Don’t look to immunity to lower health care costs

Before we can address the macro issues of lowering costs, we must address our culture of over-testing

This may come as a great shock to many readers, but I am not in favor of sovereign immunity for physicians as a way to decrease defensive medicine and lower health care costs. There is no reason why a physician who is truly negligent should be totally let off the hook. No, I’ve said it before and I’ll say it again, the onus is on emergency physicians to stop ordering needless – even harmful – tests.

Physicians tend to justify over-testing by saying, “It’s good medical-legal practice,” but it’s crippling the system, or worse. In the United States, we order perhaps 10 times as many head CTs on children as they do in Europe. In case you haven’t been to Europe lately, there are not a lot of dead kids laying around. Supposedly, we order these CTs for malpractice purposes, but as far as I’m concerned, the ordering of CT scans on the heads of children, unless they have tremendous indication, is malpractice itself. No one ever thinks of the 30-year impact of shooting radiation at 150 times the dose we would give for a chest X-ray at a child’s growing brain.


Or take the examination of a child’s abdomen. Lighting up children with 450 times the radiation of a chest X-ray to determine whether they have appendicitis seems ludicrous to me. To see emergency personnel and surgeons then decide that the child needs a second CT scan borders on lunacy. Whatever happened to the days when, under clinical suspicion, we just took them to the operating room and removed the appendix? There was about a 10 to 11 percent miss rate with this technique. Today, even in the best of hands, there is a 5 to 7 percent miss rate with CT scanning. About the worst thing that can happen with an unnecessary surgery is that the child will never get appendicitis again in their life. More common sense, more repeat examinations and less testing is the way to go.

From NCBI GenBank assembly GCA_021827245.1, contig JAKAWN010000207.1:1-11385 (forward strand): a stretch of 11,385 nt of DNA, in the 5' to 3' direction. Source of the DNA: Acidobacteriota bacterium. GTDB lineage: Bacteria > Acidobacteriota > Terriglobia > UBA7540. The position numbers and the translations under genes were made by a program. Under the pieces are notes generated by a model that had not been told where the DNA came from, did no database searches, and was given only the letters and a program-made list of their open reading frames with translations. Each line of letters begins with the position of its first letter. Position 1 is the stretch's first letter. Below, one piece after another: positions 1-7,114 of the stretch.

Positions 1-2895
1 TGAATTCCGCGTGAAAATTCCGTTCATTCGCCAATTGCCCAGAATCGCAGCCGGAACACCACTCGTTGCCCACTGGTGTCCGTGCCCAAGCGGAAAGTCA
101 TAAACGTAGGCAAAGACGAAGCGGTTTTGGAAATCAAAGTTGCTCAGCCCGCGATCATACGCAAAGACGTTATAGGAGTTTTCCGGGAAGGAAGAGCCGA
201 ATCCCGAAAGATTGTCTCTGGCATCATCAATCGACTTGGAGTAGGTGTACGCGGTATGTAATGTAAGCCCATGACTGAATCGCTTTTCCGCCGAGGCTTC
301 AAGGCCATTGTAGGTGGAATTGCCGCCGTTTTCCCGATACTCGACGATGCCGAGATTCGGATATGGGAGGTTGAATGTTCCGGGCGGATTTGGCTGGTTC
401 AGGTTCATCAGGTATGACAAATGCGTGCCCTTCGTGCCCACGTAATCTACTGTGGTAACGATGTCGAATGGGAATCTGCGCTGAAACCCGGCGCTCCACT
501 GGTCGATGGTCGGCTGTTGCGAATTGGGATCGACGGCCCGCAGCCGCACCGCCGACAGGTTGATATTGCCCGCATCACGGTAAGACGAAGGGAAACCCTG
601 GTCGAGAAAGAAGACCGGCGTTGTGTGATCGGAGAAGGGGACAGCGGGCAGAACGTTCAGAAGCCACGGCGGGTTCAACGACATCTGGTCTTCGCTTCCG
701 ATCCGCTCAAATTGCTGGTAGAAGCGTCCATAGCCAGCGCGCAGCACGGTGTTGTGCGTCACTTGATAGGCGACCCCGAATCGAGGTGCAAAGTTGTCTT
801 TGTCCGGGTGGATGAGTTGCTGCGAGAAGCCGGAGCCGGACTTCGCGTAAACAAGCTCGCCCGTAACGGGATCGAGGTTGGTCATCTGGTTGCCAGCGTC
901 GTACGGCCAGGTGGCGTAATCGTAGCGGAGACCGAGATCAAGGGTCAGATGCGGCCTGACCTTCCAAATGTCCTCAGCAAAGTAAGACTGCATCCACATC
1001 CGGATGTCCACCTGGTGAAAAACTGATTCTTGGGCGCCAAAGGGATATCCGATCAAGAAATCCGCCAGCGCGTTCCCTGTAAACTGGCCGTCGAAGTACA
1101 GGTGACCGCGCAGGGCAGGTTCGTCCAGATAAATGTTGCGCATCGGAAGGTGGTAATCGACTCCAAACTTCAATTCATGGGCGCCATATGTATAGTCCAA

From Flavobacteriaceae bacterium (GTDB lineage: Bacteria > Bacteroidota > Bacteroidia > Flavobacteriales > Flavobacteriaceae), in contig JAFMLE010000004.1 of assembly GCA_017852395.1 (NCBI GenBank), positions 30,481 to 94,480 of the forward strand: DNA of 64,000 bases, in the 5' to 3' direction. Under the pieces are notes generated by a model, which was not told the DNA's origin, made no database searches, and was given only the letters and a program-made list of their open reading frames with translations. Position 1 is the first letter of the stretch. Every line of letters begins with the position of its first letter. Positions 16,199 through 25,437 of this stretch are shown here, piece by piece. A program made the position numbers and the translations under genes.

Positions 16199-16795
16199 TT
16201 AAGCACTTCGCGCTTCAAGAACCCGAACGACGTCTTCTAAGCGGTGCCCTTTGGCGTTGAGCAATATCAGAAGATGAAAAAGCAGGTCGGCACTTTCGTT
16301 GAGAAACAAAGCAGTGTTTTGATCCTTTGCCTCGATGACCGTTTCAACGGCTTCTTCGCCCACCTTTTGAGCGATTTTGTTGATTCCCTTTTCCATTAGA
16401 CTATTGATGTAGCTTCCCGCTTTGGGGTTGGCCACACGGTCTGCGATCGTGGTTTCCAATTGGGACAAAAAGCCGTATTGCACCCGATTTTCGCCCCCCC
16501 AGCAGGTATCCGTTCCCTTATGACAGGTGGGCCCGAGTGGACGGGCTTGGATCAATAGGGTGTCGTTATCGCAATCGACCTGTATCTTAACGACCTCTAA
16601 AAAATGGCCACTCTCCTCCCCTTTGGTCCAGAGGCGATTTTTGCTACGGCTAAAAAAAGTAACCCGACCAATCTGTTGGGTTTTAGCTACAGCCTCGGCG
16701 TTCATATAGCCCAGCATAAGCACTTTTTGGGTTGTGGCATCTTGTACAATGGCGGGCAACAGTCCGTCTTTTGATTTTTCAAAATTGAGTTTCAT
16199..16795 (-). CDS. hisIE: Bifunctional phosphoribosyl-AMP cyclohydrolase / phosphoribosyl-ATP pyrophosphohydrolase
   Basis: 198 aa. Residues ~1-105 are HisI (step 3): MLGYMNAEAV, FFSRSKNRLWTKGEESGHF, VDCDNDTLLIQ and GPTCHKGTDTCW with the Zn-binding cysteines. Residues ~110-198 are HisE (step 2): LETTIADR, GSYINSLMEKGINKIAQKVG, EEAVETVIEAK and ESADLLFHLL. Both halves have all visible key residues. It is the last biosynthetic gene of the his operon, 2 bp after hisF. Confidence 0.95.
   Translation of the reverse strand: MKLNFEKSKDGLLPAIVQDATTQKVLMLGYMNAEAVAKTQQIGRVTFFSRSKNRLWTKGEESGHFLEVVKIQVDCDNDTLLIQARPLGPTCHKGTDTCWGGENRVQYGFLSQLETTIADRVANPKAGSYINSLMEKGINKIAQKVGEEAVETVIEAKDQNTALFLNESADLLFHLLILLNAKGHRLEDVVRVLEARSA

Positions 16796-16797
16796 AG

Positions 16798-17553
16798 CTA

What we need is a true change in the paradigm of how malpractice is determined and measured. This should not be an intellectual freak show played out in front of 12 people who are not smart enough to figure out how to get out of jury duty. This should be presented to professionals in the field who actually determine whether reasonable things were done in the care of a patient. A way to do this would be for the legal and medical communities to come together to set up standards and measures under which no legal action could be taken. Take for a example a child who is hit on the head. Under a medico-legal agreement, the fact that he did not have a positive neurological examination could mean that the patient could be cleared on clinical grounds. These kinds of standards would go a long way towards reducing unnecessary tests which have a zero or negative affect on health care in the United States.

Of course, there is one problem with setting up standards of practice between the medical and legal communities. Medicine changes every day and what constitutes the standard of care is a constantly shifting sand. What was acceptable two years ago is not acceptable today. The legal system, on the other hand, moves in geodesic time. Its inability to adapt to the needs of the public is legendary. Remember, it took 20 years in some states to stop mandating silver nitrate in the eyes of newborn babies to prevent gonorrhea long after the proper antibiotics had been developed.